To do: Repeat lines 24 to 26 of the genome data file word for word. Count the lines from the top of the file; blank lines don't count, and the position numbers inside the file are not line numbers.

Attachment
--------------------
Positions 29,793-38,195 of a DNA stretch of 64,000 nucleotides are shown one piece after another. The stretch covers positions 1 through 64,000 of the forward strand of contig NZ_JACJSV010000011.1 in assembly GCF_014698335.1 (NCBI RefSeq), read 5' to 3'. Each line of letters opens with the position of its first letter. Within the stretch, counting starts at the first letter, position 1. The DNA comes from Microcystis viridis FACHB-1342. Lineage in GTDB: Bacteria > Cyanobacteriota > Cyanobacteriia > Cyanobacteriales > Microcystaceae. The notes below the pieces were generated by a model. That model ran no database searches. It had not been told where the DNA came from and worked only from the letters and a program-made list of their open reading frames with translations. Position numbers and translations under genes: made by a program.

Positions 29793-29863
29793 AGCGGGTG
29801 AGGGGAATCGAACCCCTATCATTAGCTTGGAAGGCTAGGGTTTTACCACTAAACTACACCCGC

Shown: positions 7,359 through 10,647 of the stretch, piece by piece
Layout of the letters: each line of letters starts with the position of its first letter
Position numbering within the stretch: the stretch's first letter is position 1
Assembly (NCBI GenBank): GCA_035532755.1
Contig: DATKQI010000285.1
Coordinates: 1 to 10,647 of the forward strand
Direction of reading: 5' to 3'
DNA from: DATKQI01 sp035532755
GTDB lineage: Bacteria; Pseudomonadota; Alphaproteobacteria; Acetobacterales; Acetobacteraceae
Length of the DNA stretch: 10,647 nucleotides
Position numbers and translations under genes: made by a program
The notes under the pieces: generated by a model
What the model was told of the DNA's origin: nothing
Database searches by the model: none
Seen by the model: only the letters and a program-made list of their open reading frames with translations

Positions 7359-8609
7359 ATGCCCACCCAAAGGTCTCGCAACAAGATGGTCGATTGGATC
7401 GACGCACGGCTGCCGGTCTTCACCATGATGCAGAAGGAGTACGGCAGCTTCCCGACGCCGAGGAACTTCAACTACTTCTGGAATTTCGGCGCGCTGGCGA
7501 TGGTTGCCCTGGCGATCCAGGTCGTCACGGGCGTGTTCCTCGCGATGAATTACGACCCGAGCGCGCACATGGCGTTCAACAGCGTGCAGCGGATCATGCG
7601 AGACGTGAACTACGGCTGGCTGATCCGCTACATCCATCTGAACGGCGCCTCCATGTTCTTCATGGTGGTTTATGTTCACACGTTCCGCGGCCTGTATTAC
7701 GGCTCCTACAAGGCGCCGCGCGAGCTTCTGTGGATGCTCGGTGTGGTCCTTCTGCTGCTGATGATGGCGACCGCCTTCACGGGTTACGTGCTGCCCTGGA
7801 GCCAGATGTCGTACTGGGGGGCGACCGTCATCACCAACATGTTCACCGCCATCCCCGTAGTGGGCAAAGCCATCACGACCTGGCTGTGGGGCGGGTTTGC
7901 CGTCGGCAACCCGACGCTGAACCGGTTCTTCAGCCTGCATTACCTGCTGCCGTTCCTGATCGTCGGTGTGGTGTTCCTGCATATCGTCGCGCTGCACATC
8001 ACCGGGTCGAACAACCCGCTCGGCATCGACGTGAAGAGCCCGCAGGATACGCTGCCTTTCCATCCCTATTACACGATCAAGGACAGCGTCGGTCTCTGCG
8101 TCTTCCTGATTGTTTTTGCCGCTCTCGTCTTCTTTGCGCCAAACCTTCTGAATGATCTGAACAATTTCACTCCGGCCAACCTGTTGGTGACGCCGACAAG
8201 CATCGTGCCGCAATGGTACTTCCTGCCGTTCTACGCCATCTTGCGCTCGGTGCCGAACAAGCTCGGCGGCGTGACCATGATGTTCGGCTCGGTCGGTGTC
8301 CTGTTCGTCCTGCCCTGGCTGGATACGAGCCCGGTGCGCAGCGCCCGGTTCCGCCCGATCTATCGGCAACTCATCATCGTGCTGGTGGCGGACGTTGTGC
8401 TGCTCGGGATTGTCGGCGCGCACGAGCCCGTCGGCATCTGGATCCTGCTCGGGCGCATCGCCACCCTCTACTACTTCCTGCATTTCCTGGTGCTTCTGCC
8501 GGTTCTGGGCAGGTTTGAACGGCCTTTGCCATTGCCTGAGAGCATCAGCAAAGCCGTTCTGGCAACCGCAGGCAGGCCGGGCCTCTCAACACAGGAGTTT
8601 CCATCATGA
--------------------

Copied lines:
7601 AGACGTGAACTACGGCTGGCTGATCCGCTACATCCATCTGAACGGCGCCTCCATGTTCTTCATGGTGGTTTATGTTCACACGTTCCGCGGCCTGTATTAC
7701 GGCTCCTACAAGGCGCCGCGCGAGCTTCTGTGGATGCTCGGTGTGGTCCTTCTGCTGCTGATGATGGCGACCGCCTTCACGGGTTACGTGCTGCCCTGGA
7801 GCCAGATGTCGTACTGGGGGGCGACCGTCATCACCAACATGTTCACCGCCATCCCCGTAGTGGGCAAAGCCATCACGACCTGGCTGTGGGGCGGGTTTGC